Main Page | Recent changes | Edit this page | Page history

Printable version | #REDIRECT [[Thelemapedia:Disclaimers]]

Not logged in
Log in | Help

Christian Bible

(Redirected from Holy Bible)

Part of the Thelema & Religion series

The Bible is the primary sacred scripture of both the Jewish and Christian religions. These scriptures are compilations of what were originally separate documents (called "books") written over a long period of time. The first selection, which later formed the Jewish Bible (Tanakh) consisted of 39 books, and falls into three sections: The Law (Torah), The Prophets (Neviim), and The Writings (Ketuvim or Hagiographa). The Christian Bible reordered much of the Tanakh and added a few more books, calling it the Old Testament. Later additions after the birth of Jesus (27 Books) make up the New Testament.

Table of contents

Structure of the Bible

The Hebrew Tanakh and the Christian Old Testament are largely the same except in order, although some versions of the OT include books that the Tanakh doesn’t. This article focuses on the Christian Bible (see Tanakh for more on the Hebrew Bible). The canonical list of the Books of the Bible differs between Jews, Catholics, Protestants, and Orthodox, even though there is a great deal of overlap.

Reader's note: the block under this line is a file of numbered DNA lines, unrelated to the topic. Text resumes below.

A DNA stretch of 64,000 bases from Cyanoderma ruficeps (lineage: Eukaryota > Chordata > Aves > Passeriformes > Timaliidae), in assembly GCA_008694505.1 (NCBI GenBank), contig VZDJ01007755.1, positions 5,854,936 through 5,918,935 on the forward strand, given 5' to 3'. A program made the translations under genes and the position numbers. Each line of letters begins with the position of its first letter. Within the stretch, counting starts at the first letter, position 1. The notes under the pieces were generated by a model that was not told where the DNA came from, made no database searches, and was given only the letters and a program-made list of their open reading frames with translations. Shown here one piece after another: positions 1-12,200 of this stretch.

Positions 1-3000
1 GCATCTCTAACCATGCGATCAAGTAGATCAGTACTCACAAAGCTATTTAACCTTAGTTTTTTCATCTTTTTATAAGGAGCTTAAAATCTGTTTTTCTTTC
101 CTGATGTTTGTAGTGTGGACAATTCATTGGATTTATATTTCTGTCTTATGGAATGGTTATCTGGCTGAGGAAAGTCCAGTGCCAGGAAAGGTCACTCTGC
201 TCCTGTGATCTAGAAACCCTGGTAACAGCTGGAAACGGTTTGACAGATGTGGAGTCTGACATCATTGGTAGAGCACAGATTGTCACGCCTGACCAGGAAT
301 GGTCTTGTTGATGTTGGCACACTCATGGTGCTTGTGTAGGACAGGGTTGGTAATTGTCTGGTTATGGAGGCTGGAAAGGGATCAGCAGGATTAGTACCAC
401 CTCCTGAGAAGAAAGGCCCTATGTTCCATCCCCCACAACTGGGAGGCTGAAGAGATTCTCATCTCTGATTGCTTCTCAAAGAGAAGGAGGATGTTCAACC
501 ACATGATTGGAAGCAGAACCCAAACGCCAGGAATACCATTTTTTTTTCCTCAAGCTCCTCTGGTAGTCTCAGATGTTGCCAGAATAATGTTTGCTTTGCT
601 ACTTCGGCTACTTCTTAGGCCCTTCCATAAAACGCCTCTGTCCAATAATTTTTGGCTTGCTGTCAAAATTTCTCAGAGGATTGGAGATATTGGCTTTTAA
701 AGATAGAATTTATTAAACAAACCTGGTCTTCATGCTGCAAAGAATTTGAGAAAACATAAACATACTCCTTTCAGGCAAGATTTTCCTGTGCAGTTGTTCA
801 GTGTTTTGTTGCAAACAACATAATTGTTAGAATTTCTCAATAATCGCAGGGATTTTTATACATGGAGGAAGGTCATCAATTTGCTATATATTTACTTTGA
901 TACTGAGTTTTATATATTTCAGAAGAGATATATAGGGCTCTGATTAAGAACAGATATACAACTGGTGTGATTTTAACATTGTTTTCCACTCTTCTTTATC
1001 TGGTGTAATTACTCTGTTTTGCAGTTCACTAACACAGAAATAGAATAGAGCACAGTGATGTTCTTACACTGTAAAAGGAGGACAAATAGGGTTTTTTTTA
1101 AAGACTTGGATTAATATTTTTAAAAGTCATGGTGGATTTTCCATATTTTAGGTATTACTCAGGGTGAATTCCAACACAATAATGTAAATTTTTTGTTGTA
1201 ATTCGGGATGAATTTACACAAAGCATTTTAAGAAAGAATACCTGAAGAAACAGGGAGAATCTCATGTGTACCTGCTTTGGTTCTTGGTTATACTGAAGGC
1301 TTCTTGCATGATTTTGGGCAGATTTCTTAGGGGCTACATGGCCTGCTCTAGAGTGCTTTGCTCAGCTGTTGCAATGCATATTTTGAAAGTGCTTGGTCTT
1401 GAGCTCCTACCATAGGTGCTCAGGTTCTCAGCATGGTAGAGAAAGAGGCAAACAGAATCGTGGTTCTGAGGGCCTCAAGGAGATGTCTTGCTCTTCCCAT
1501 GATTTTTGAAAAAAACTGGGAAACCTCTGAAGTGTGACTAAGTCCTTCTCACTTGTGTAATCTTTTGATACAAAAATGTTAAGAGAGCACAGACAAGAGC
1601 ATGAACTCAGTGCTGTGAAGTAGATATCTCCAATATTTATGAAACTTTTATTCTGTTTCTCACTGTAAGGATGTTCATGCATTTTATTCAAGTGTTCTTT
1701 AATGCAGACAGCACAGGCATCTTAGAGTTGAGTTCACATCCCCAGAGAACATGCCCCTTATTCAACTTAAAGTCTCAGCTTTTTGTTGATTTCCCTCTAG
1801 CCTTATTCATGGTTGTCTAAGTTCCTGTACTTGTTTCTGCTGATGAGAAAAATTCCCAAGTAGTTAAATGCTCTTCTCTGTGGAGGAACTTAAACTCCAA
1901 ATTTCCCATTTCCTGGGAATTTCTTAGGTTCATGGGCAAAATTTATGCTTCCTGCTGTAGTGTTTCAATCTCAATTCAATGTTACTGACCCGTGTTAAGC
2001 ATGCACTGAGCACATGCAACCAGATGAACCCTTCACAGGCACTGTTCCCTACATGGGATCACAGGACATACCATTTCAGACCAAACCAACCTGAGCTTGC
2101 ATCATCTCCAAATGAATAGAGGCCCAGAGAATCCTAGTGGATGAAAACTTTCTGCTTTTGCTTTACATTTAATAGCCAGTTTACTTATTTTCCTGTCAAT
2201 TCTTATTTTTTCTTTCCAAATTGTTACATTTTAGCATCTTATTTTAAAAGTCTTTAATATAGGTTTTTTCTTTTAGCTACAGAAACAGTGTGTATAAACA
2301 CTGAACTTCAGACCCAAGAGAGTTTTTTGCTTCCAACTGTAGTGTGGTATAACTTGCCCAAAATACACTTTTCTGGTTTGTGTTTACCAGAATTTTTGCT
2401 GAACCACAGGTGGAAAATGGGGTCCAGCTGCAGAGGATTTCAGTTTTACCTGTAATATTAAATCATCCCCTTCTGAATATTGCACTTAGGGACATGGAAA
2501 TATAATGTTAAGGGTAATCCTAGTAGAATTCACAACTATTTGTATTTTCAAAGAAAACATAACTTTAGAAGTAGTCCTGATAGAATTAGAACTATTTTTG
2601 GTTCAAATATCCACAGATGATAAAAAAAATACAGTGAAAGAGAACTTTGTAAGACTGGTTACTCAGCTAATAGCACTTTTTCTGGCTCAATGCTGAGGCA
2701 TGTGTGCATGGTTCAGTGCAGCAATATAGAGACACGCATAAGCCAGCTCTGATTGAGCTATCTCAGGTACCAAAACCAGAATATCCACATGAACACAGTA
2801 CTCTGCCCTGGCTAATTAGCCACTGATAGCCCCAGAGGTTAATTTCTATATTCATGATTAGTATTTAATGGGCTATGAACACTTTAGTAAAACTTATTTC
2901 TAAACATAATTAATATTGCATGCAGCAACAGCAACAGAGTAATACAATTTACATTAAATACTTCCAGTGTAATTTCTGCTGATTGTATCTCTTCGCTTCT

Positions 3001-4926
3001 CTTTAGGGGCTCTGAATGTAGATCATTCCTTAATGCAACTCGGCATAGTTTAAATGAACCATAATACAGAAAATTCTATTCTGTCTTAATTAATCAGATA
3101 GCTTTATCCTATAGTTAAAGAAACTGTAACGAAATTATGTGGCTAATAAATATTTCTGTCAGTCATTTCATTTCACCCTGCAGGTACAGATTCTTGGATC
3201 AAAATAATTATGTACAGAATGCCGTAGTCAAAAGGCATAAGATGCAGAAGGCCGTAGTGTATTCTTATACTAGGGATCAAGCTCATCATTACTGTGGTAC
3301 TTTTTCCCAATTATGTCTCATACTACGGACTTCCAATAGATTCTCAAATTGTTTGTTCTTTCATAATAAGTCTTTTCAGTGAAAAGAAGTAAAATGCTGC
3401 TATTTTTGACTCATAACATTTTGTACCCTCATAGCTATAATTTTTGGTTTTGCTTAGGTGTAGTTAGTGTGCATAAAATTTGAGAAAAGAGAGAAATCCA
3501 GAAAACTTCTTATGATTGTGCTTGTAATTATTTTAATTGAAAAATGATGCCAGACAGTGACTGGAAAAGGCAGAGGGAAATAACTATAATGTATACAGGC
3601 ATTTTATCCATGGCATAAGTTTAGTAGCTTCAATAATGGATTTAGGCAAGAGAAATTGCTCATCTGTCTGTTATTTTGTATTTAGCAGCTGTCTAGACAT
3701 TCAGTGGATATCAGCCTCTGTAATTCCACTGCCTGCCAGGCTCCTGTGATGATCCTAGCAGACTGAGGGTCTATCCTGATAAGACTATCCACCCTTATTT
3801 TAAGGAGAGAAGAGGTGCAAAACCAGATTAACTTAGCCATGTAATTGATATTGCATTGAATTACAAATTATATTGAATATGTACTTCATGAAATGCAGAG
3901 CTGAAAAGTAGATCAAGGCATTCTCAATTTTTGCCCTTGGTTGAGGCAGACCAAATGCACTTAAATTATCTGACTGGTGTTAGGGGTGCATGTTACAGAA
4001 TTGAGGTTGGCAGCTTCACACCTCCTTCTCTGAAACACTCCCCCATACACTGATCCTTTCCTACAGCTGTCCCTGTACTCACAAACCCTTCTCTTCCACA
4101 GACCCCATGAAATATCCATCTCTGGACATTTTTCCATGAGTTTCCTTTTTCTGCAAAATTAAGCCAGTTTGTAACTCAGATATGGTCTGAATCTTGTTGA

The general structure of the Bible, including all the various components are:

The Old Testament or Septuagint

The New Testament

See also: Deuterocanomical books ("second canon"), Apocrypha (non-canonical), Nag Hammadi Library, Dead Sea Scrolls

The Old Testament

The Hebrew scriptures of the Bible—portions of which contain stories traditionally held to be historical accounts of much of the early history of the Hebrew Nation—teach that there is one God, Jehovah, "Creator of Heaven and Earth" who created Man "in his own image", and details the relationship between Man and his Creator.

The Old Testament has as many as 52 Books, depending on which version you look at, and is also called the Septuagint—Greek translation of the Jewish scriptures from the second century B.C. Most Protestants omit some of these works, roughly following the second century A.D. Jewish canon called the Tanakh, but with some re-orderings. Within Christianity, there is not complete agreement on what the Christian Bible contains, that is, on the Biblical canon. However, this only extends to a few books—there is no dispute as to the majority of books of the Bible.

The relationship between the Old Testament and the New Testament is not fully agreed upon among Christians. The degree to which the Old Testament and its laws applies to Christians is disputed. Very few Christians, for example, follow the dietary laws within the Old Testament, whereas almost all Christians believe that the Ten Commandments are applicable.